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Music And Media Subscription Model
DRM has rightly had a bad year as consumers have been faced with iTunes songs not working on any other mp3 player, and even interoperability issues between Napster and Yahoo Music’s Microsoft developed PlayForSure DRM and Microsoft’s own Zune player. Annoying to say the least. Even iTunes sales have collapsed in contrast to emusic’s DRM free growth with their limited subscription model and the continued growth of file sharing. With this in mind, a subscription of file sharing could be useful where users play a flat fee per month and the money is distributed on which songs are played most rather than downloaded. This is to be offered as an alternative to emusic’s model, and not a replacement of such a popular distribution model.
The problem with subscription models where files are shared and not downloaded from a central server is how to track who has downloaded what content and how the subscription money would be distributed between the content creators and providers. The automatic tracking of consumers’ activities makes many peopled awkward as they don’t want big brother knowing what they listen to.
A way to get around this problem is to make tracking part of the media player and not the music itself. Media player software such as iTunes already counts how many times each song is played to let users create smart playlists from their favourite songs. This information could be optionally sent to a central server every month with the users’ subscription money automatically split between the artists they have listened to that month with artists they listen to most getting the biggest cut. This way of money distribution prevents the large media companies from getting the lion’s share of the subscription money from users which more often listen to music from independent labels. It also doesn’t limit the growth of new labels or bands promoting themselves, which is good for new music.
As the uploading of personal play data is optional, only those which don’t want big brother to know what they are listening to (or don’t have an internet connection) would most likely not share this data. For the users for which privacy is an issue, their subscription money would be distributed to an average of all the other users, and so most likely amongst the big labels. Therefore there would be option within the media players to automatically share play data every month, to ask permission to share data each time, or to not share play data. This data could be quite easily handled in a small XML file, and data could not be uploaded anonymously, as it would have to be linked to a subscription, which could be a credit or debit card or even paypal or a direct debit, and an IP address.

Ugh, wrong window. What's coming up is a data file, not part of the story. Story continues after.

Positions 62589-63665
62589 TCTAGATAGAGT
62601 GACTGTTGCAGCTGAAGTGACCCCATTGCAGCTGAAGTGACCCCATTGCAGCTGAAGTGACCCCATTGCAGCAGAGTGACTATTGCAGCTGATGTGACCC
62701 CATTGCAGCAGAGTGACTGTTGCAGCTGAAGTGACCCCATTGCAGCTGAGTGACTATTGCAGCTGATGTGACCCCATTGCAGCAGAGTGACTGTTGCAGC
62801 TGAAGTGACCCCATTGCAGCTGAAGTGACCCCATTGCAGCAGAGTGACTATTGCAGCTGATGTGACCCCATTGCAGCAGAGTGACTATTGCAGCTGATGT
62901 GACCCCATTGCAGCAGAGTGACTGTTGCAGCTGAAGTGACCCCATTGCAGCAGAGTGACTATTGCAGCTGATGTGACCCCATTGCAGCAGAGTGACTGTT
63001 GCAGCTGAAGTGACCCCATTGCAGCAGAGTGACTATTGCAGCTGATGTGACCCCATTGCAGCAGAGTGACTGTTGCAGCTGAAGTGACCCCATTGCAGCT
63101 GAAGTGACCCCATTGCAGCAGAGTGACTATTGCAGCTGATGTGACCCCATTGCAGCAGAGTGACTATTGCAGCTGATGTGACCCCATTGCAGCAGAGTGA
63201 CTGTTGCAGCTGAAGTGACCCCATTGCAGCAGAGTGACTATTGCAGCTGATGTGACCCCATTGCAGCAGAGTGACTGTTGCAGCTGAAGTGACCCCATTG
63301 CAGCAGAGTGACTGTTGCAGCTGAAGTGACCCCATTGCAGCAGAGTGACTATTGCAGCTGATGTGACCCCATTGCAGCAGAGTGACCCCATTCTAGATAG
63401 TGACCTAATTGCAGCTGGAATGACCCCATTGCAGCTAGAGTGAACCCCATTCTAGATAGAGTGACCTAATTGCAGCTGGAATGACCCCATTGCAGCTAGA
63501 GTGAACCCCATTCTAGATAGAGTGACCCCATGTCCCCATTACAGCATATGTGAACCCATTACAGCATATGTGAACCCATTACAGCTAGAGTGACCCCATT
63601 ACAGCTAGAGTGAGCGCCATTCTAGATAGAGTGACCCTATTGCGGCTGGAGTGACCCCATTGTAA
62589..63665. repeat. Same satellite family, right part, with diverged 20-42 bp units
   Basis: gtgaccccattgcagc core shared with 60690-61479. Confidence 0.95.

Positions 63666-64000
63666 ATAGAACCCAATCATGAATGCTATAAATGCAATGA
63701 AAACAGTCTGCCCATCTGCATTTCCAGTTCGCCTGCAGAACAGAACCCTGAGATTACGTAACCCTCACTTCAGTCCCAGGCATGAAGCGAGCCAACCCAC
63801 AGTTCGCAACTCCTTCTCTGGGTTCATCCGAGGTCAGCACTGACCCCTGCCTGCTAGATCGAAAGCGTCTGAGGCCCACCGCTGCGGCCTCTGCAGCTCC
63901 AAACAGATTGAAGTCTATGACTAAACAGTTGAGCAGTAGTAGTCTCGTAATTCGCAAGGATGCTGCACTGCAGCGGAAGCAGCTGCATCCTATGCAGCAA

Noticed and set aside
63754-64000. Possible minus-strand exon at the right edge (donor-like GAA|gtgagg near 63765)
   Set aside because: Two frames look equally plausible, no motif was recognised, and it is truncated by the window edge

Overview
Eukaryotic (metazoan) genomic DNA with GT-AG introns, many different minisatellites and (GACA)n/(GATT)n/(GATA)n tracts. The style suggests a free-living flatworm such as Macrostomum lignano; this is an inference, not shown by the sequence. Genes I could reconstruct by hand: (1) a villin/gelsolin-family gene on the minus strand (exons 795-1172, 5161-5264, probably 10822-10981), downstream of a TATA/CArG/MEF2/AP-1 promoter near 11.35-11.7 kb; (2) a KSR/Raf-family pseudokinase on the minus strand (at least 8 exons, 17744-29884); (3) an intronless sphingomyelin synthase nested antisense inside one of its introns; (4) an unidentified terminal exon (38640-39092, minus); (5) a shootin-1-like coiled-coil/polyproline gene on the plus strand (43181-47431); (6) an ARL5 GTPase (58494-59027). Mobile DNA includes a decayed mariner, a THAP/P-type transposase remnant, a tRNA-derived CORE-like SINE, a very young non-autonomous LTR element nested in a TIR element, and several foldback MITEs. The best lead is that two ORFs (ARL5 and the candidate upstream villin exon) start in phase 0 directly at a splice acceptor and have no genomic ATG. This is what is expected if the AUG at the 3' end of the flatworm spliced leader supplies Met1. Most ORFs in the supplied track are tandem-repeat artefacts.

This subscription plugin should be relatively easy to implment in media players and be open source. However, there would need to be official licenses for media players to keep the subscriptions organised, but such a license would be free. Being an open source plugin using and open xml standard for data sharing, it should be relatively simple to implement on different operating systems from Apple, Microsoft or Linux.
Formats would have to be DRM free, although this does not mean that Apple’s AAC and Microsoft’s WMA songs could not be shared. Indeed, they can be created without DRM (as is done on AllofMP3), as long as the song meta data (such as Artist, song name and album name) are readable. Nonetheless, MP3 is likely to remain popular and the open source Ogg Vorbis compression should become more popular. Lossless formats (such asFlac) would likely also become more popular, and they do not need to cost any more to the consumer than a lossy compressed file, as the files are shared by users making distribution costs close to zero for the media company or record label.
Sharing user accounts or IP Tracking
As the music would be DRM free, and users can keep the music they downloaded there needs to be some way to stop non-paying users from just downloading the music for free. To do this there would need to be a way to be able to find out if a user has a subscription or not, which could be implemented in a few ways.
One method would be for file sharing to become less anonymous, so user subscription accounts come with a file sharing account, and only letting those with an account onto a particular file sharing network. This network would then not need to be monitored, and sharing could continue without problems as only autorized users would have access to the network.
Another method would be to attribute an IP address to a subscription account (this could even be done by including such a subscription with a consumer’s monthly broadband bill from their ISP). This could be slightly more difficult to implement as all file sharing networks would have to be constantly scanned with non-paying users (e. from non subscription IP addresses) would be prosecuted, whilst those with subscriptions could share and download without any problems. This method does have a problem as some ISPs don’t offer dedicated IP addresses, but either ISPs could start to offer dedicated IPs or subscriptions could automatically update an nonline database with the current IP address that that consumer is on.
Costs and Discounts
As the distribution costs for media companies would only be low of users not only download but share their files as well, so discounts could be offered to users that share their whole library. With such low distribution costs, a $10/month subscription cost should keep media companies with a decent profit (Yahoo Music is $9/month now), with a discount for users paying yearly (down to $8/month) and further discounts for users which share their whole libraries ($8/month or for those paying yearly $60/year).